Boeing has started final assembly of the third and smallest variant in the re-engined 737 Max family.
The first Max 7 flight-test aircraft is now loaded into a final-assembly position inside Boeing's single-aisle production centre in Renton, Washington, the airframer confirmed in a Twitter posting on 22 November.
Final assembly begins after a completed fuselage arrives from Spirit AeroSystems. Boeing manufactures the wings for the 737 Max in a building adjacent to the final assembly hangars in Renton. CFM International ships Leap-1B engines which are installed at the end of the final assembly process.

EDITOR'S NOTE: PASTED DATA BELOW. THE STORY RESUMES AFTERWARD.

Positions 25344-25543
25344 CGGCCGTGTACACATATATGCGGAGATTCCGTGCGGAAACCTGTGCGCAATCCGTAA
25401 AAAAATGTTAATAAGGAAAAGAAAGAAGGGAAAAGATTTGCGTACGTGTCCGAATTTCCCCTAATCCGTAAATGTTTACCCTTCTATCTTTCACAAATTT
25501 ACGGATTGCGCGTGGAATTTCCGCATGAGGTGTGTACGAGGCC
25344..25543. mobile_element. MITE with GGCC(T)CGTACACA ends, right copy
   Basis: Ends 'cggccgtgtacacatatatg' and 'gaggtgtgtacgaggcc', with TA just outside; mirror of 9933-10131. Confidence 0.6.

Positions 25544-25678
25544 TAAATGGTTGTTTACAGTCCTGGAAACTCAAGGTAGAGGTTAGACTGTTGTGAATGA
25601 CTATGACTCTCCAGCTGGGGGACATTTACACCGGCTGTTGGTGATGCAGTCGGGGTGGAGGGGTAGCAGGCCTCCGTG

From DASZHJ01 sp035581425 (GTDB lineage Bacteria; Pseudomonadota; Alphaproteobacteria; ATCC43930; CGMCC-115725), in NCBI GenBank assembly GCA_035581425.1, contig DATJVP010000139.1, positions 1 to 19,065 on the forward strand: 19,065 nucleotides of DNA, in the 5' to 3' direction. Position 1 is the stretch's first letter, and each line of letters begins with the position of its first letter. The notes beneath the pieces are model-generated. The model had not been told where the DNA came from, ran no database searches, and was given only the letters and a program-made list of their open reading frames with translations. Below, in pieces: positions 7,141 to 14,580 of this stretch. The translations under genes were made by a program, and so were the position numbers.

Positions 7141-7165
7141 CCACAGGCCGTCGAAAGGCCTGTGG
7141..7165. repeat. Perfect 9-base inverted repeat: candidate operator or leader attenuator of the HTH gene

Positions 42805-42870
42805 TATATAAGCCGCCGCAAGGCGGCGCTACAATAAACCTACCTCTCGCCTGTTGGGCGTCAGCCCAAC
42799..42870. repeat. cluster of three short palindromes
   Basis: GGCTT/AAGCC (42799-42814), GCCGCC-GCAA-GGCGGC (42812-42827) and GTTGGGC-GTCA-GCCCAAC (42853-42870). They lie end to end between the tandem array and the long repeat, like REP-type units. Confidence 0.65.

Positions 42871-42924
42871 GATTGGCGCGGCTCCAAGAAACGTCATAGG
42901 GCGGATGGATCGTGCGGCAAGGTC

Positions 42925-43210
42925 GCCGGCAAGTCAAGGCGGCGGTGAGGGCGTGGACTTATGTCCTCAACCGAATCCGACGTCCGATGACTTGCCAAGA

The 737-7 – with 138-153 seats in a two-class layout – enters final assembly three years after Boeing achieved a similar milestone with the 162-189-seat Max 8. That variant entered service in May.
In December 2016, Boeing started final assembly of the first 178-193-seat Max 9, which is on track to enter service next year. The airframer is also designing the 188-204-seat Max 10.
Though the smallest of the four major Max variants, the 737-7 has the longest range: 3,825nm (7,080km).